From the community

County patients take part in study that has nationwide significance

TAMC rheumatologist Dr. John Assini, is collecting data to help study people with, and treatments for, rheumatic conditions. Earlier this month, Dr. Assini began asking patients at the Rheumatology Clinic at TAMC to volunteer to take part in this vital study.
TAMC rheumatologist Dr. John Assini, is collecting data to help study people with, and treatments for, rheumatic conditions. Earlier this month, Dr. Assini began asking patients at the Rheumatology Clinic at TAMC to volunteer to take part in this vital study.
Posted July 25, 2014, at 12:22 p.m.

Aroostook County – Residents in the region who suffer from a rheumatic disease such as arthritis, gout, osteoporosis or hundreds of other conditions may now have the opportunity to make a difference in the lives of their friends or neighbors who may suffer from similar disorders in the future.

John Assini, MD, a rheumatologist who works through TAMC’s Outpatient Specialty Clinics, is collecting data to help study people with, and treatments for, rheumatic conditions. Earlier this month, Dr. Assini began asking patients at the Rheumatology Clinic to volunteer to take part in this vital study.

“I’m inviting every patient who I see in the Rheumatology Clinic to participate,” said Dr. Assini. “You may not be helping yourself, but you may be helping your neighbor in the future.” Assini is one of two providers serving County patients through TAMC’s Rheumatology Clinic. He and Dr. Phillip Molloy treat a variety of rheumatoid conditions.

The purpose of the study is to collect data into a national databank for rheumatic diseases. The data will provide a basis for studying treatments, safety of treatments, and outcomes of treatments for patients suffering with a rheumatoid disease on a nationwide scale.

In addition to the national importance of the study, there are local implications as well, according to Dr. Assini.

“Looking at a rural, relatively isolated population, sometimes it’s good to get a better idea of what kind of patients you are seeing, what kind of treatments, what kind of outcomes, and comparing this type of population with other types of populations. Seeing if there’s any differences in what types of patients we see and what types of treatments they’re receiving and making sure these people are getting the same main stream treatment as the rest of the country,” said Dr. Assini.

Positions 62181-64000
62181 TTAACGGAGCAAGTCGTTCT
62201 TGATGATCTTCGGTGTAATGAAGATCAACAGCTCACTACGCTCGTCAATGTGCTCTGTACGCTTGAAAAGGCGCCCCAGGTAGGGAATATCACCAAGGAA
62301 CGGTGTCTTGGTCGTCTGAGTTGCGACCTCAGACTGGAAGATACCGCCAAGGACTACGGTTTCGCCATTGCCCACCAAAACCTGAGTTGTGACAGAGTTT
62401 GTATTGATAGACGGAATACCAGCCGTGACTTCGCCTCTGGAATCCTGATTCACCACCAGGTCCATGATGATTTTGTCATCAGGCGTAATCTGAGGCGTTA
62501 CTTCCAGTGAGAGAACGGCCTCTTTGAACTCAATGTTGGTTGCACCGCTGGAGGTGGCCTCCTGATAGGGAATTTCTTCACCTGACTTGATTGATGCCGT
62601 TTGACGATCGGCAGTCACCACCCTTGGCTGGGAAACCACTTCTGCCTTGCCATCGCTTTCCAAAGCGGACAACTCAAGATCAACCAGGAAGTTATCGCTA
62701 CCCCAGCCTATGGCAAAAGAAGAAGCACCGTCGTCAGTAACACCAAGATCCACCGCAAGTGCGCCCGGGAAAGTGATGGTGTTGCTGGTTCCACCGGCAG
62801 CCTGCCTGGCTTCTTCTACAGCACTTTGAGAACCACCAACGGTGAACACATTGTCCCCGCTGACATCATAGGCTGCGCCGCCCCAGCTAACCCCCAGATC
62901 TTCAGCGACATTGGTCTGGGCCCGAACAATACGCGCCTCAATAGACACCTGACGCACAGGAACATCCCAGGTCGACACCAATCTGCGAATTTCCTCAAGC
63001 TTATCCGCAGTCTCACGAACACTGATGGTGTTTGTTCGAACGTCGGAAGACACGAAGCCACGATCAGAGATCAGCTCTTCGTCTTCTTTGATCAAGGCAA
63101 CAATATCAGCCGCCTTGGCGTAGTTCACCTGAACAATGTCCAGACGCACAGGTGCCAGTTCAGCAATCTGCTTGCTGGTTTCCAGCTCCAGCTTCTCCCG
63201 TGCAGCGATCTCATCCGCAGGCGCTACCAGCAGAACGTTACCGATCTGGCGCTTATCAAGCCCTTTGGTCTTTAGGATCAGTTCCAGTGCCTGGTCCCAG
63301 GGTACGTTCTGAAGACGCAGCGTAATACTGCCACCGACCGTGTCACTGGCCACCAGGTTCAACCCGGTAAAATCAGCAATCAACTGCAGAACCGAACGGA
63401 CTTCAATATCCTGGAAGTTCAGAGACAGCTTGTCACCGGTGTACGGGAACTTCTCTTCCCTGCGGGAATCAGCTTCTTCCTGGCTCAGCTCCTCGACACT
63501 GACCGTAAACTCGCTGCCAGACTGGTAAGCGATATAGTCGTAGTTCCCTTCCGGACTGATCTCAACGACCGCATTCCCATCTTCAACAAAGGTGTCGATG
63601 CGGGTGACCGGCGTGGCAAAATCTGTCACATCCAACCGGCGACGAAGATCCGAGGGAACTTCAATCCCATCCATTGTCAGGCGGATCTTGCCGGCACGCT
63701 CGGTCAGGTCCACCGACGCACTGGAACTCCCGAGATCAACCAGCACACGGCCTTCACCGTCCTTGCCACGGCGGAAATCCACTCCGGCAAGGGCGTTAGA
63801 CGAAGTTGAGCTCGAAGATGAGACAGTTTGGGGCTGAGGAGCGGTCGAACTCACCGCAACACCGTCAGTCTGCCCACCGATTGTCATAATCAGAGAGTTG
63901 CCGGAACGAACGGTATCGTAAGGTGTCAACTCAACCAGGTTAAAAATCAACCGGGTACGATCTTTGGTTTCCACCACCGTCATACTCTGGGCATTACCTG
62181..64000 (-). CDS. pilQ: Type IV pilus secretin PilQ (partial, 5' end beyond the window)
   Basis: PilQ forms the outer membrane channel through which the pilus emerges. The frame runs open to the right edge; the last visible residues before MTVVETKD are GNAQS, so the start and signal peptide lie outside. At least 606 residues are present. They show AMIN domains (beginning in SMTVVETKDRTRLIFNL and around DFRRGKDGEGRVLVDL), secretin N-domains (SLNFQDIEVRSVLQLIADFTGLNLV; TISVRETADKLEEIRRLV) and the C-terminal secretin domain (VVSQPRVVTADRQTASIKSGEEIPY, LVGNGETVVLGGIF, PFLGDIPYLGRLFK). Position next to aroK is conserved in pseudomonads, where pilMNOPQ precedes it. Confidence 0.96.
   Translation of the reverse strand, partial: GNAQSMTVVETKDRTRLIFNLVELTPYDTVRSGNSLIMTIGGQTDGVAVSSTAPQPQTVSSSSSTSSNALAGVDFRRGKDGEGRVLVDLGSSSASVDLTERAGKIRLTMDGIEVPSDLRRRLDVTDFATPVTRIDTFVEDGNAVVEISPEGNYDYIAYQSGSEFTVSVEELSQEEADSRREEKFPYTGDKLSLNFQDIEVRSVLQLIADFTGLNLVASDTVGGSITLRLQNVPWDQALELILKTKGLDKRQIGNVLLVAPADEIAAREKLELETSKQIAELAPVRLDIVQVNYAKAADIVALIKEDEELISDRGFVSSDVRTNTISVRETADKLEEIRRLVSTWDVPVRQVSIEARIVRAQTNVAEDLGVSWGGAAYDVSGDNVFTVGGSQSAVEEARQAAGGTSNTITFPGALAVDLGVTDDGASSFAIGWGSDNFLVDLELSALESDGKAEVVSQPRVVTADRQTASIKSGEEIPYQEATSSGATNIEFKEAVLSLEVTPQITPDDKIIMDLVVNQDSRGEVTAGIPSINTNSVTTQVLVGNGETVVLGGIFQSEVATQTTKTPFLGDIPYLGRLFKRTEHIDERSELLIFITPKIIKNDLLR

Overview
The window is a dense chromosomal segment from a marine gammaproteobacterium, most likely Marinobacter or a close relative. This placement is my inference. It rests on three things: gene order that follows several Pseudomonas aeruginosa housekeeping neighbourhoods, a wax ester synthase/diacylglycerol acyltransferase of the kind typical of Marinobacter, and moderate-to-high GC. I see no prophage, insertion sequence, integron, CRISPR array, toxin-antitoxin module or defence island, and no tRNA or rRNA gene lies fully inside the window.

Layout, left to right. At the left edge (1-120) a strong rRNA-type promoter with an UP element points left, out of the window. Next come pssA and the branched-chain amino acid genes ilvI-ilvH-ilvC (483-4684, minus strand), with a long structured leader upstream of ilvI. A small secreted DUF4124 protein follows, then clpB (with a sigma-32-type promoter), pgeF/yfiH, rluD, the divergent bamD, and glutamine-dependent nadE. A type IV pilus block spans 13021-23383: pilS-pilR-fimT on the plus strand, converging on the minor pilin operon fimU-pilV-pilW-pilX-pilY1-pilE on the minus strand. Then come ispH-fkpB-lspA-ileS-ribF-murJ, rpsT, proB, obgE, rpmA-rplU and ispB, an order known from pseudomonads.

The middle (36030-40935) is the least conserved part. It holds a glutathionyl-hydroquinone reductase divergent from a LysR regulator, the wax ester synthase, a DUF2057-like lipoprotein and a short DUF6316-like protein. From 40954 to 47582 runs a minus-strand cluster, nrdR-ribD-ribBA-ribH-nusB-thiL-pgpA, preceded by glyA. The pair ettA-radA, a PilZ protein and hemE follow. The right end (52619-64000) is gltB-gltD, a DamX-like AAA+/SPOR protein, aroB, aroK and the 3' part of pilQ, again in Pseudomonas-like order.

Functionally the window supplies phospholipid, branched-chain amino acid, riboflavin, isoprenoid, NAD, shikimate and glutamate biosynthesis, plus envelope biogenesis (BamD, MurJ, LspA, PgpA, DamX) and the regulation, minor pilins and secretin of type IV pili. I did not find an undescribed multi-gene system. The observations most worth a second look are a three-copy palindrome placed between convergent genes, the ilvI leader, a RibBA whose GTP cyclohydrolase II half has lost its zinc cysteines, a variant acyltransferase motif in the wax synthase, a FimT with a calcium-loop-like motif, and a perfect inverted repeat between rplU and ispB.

“The important thing is collecting data on patients we treat, how we’re treating them, and the outcome of that treatment. The more information we gather, the more we can help people down the road.” At the end of this, hopefully we’re going to have a better picture of what this clinic is as far as the types of patients we’re seeing, how we’re doing and how they’re doing.”

In order to participate in the study, Dr. Assini sought approval from TAMC’s medical staff in the form of the Investigational Review Board/Human Rights and Research Committee. The next step is receiving consent from patients to use their data.

Patients who opt to take part must sign a consent form and complete a brief and confidential demographic survey. All patient participation is confidential and the data collected is gathered in a way that will not identify the participant. Once a patient has agreed to the study, then their visits will be followed-up by a questionnaire on how the patient is responding to treatments, what kinds of medications they are taking and how satisfied they are with their treatments.

The ongoing study will continue indefinitely for as long as it continues to generate good, useable information, according to Dr. Assini. He says that participation is key to the study’s success.

“I encourage people, wherever they are, if they are invited to participate in data studies like this to really give it good thought. There’s not a lot of effort involved in this for the patient. I would encourage anybody who has the opportunity to do this kind of thing to step up to the plate and do it,” said Dr. Assini.

Dr. Assini received his undergraduate degree from Princeton University and his MD from Albany Medical Center College. After completing his Internal Medicine training at Albany Medical Center Hospital, he completed his Rheumatology Fellowship at the University of Colorado Health Sciences Center in Denver. He became board certified in Internal Medicine in 1976 and in Rheumatology in 1978.

Dr. Assini became a member of TAMC’s Consulting Medical Staff in December of 2012, joining the providers of TAMC’s Outpatient Specialty Clinics. He has operated his own private practice in Schenectady, New York for more than 30 years and continues to practice in New York, while providing monthly services at TAMC’s Rheumatology clinic.

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